Sometime ago, and I can't remember where (but it was probably on the Freakonomics podcast) I heard that one of the biggest correlations with success later in life was people who took the time to back into their parking spot. At the time I thought "what of load of hooey! Ha!" Clearly, I was someone who did not bother to back into spots. Logic has it that you spend the time either way, whether at the beginning or at the end, right?
Then we bought our house, and I started parking our truck over on the other side of the house to keep a space free in the driveway for visitors. There is a telephone pole on the opposite side of the street, and I can't tell you how many close calls I had backing out of that spot, where I came just inches away from crashing my tailgate into that pole. Finally I decided to commit to always backing into that spot.
And you know what? It's not the same thing at all.
When you are pulling into a spot, taking the extra minute of backing into the spot leaves you in a better position for the future, when you can pull out unimpeded. You can see the road and what for a safe moment to back in, whereas when backing OUT of a spot I have had numerous close calls. So backing in is safer and better in the literal sense.
I found to my surprise that it has deeper ramifications, though. When you take the time to prepare for your departure ahead of time, you are setting up a cascade of small decisions that together touch every aspect of your life. It's like making your bed in the morning. Because you made the bed, you face other tasks of the day with more determination and follow-through, and at the end of the day you have the pleasure or consolation (depending on how the day went) of getting into a bed that is made. Backing into my truck spot has meant that I carry some of that mentality with me, thinking at every step of everything in my day how I can make it easier for myself later by doing something now that I won't need until later.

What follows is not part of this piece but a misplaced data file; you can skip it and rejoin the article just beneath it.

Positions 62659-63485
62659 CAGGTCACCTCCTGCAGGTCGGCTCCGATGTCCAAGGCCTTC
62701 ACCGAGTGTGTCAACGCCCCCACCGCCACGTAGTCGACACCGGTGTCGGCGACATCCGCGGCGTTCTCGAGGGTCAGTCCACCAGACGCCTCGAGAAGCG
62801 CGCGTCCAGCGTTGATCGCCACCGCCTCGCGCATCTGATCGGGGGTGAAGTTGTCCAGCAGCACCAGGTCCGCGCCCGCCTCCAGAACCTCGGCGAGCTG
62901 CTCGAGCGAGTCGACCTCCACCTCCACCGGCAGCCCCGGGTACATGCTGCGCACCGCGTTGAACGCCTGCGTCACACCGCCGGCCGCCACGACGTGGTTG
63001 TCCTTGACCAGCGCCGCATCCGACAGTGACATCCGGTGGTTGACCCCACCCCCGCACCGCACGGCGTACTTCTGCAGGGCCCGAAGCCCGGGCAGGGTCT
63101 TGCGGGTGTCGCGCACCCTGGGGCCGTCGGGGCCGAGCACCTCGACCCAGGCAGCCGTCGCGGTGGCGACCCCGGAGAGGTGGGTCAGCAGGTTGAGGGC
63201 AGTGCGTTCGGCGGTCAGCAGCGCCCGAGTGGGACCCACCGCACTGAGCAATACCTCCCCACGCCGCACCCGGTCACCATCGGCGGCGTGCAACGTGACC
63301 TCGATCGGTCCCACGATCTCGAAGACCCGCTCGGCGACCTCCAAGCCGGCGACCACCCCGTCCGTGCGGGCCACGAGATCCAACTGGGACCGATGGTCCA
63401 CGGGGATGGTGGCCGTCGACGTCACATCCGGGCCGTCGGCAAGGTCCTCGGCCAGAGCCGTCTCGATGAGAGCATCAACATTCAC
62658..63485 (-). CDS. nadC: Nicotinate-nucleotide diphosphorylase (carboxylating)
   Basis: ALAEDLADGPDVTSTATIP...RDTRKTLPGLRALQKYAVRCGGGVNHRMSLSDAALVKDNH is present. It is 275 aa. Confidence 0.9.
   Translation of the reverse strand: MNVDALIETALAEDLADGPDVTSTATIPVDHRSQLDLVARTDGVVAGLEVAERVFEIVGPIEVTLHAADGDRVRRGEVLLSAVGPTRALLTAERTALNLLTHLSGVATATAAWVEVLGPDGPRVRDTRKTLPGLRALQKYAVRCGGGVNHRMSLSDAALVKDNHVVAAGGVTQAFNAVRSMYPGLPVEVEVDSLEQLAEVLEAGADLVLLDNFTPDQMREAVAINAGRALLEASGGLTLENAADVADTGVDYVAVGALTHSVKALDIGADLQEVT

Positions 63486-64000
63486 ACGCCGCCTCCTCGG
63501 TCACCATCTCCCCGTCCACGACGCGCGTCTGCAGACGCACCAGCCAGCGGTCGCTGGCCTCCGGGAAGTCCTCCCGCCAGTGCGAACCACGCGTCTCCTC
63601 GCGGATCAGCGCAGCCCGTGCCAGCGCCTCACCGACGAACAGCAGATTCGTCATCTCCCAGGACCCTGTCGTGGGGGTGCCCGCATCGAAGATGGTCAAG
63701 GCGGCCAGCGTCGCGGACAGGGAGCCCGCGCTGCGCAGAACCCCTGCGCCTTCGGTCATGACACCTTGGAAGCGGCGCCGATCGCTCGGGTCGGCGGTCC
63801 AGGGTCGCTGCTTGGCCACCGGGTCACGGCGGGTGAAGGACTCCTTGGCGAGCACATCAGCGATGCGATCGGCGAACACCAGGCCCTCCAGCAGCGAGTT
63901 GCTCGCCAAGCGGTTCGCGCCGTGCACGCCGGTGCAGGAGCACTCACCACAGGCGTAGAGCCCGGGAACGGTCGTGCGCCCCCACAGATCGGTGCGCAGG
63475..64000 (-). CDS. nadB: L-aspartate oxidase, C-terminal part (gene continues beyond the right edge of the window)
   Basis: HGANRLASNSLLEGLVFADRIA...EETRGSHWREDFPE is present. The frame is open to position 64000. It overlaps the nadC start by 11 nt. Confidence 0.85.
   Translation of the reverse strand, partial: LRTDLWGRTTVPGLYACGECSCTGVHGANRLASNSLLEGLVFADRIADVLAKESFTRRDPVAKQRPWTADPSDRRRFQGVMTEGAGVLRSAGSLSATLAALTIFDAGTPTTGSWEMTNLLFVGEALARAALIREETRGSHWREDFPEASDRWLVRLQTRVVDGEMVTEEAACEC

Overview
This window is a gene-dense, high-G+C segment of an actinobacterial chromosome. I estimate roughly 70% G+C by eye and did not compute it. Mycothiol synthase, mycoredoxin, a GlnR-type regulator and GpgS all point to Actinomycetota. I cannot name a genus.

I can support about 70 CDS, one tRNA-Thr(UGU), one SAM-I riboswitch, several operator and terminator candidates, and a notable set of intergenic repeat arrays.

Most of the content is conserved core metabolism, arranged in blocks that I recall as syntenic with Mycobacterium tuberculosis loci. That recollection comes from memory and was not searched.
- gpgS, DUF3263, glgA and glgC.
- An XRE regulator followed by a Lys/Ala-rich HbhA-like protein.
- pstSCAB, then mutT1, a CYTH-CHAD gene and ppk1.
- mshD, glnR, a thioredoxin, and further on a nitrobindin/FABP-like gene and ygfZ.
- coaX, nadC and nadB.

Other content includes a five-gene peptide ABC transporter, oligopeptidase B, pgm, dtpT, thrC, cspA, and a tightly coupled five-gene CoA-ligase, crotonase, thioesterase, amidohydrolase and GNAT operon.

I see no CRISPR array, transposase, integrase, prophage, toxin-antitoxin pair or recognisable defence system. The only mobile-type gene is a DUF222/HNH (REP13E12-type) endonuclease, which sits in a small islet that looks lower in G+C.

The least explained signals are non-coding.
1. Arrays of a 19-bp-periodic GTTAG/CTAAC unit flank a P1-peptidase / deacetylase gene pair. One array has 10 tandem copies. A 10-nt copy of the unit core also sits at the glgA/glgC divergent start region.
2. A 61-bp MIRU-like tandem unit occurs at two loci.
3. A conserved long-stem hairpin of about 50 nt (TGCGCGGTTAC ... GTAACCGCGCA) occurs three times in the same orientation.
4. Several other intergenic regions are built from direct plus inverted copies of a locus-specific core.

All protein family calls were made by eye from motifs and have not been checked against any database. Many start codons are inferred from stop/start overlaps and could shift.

Will it make me successful later in life? I don't know.
But I do know that it has made each day that I practice it a little more successful than it would have been otherwise.
Today my new apprentice Dano came over and as we worked we talked, a new phenomenon for me, mostly. One of the things we talked about was, what is the long term plan beyond just making more stuff?
It wasn't phrased quite that way, but I will repeat it, because it is a question I think we don't ask enough of ourselves as makers.
What is the long term plan beyond just making more stuff?